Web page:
Read books and articles about writing
There is a danger that one could fall into the trap of reading so much about writing that there is no time left to actually do any! Nevertheless, I think it important to set aside time to read about the craft itself. Here are some suggestions:
Top 50 Writing Blogs, 2015
Amazon very recently introduced a new way of calculating royalties for books borrowed in the Kindle Unlimited and Kindle Owners’ Lending Library schemes. Whereas previously royalties were based on the number of times a book has been borrowed, they will now be based on the number of pages read. Amazon will define what a page is according to font size and other parameters, so authors can’t pull a fast one by making the font huge!
But is she reading all of it? Photo by goXunuReviews https://www.flickr.com/photos/43602175@N06/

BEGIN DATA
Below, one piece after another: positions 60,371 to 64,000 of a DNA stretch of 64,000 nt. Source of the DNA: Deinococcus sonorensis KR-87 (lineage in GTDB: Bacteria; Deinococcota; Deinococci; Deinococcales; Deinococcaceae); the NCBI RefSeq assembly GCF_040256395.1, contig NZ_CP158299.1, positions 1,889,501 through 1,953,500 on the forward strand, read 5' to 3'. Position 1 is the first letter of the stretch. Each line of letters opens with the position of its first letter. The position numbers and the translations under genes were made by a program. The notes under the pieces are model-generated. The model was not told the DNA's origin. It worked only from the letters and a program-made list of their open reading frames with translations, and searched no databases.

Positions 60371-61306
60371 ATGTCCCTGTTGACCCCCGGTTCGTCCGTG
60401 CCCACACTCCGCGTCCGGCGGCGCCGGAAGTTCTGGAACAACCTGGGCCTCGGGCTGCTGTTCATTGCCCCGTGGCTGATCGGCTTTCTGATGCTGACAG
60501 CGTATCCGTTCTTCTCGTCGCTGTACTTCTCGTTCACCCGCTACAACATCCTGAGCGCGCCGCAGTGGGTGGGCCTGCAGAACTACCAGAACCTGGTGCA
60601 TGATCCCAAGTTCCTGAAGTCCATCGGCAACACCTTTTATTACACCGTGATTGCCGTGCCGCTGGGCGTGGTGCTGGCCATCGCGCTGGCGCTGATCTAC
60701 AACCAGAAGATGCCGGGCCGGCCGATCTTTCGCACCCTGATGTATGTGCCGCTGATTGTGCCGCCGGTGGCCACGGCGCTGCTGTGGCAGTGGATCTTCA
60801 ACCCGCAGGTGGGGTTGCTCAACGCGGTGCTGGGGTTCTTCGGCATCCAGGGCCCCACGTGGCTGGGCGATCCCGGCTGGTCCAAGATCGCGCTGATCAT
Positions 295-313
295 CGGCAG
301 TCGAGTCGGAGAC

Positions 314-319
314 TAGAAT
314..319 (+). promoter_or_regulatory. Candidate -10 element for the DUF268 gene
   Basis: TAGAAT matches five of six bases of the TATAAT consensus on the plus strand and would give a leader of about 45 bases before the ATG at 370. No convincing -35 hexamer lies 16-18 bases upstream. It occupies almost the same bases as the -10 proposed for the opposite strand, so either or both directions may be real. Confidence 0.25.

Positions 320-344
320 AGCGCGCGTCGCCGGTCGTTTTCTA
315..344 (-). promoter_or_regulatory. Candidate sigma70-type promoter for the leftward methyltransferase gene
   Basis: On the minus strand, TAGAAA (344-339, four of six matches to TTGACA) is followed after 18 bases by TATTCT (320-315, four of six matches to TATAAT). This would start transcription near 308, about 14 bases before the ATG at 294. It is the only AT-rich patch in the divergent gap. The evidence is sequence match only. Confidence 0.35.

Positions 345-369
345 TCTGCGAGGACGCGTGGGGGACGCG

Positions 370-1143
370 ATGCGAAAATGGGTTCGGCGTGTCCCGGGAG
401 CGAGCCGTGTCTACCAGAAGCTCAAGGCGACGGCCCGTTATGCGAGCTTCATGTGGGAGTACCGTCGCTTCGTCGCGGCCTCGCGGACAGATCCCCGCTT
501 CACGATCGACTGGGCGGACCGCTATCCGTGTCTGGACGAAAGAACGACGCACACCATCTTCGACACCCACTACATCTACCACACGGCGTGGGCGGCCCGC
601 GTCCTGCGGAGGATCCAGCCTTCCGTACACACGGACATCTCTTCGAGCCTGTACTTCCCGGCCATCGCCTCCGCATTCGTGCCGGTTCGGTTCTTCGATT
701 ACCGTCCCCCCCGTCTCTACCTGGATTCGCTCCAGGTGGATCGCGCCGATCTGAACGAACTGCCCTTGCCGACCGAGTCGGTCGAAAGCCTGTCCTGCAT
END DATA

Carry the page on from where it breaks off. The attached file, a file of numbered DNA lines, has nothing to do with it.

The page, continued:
It’s early days, and the scheme so far is being applied narrowly—only to borrowed books. But Amazon already knows how many pages of a book people have read, as you can infer from the fact that it synchronises your reading between devices. Therefore I believe it could, in theory, apply this principle right across the board. What might the effects of that be?
- Authors of longer books will be paid more, if their books are read. That was the main reason for introducing this new scheme apparently.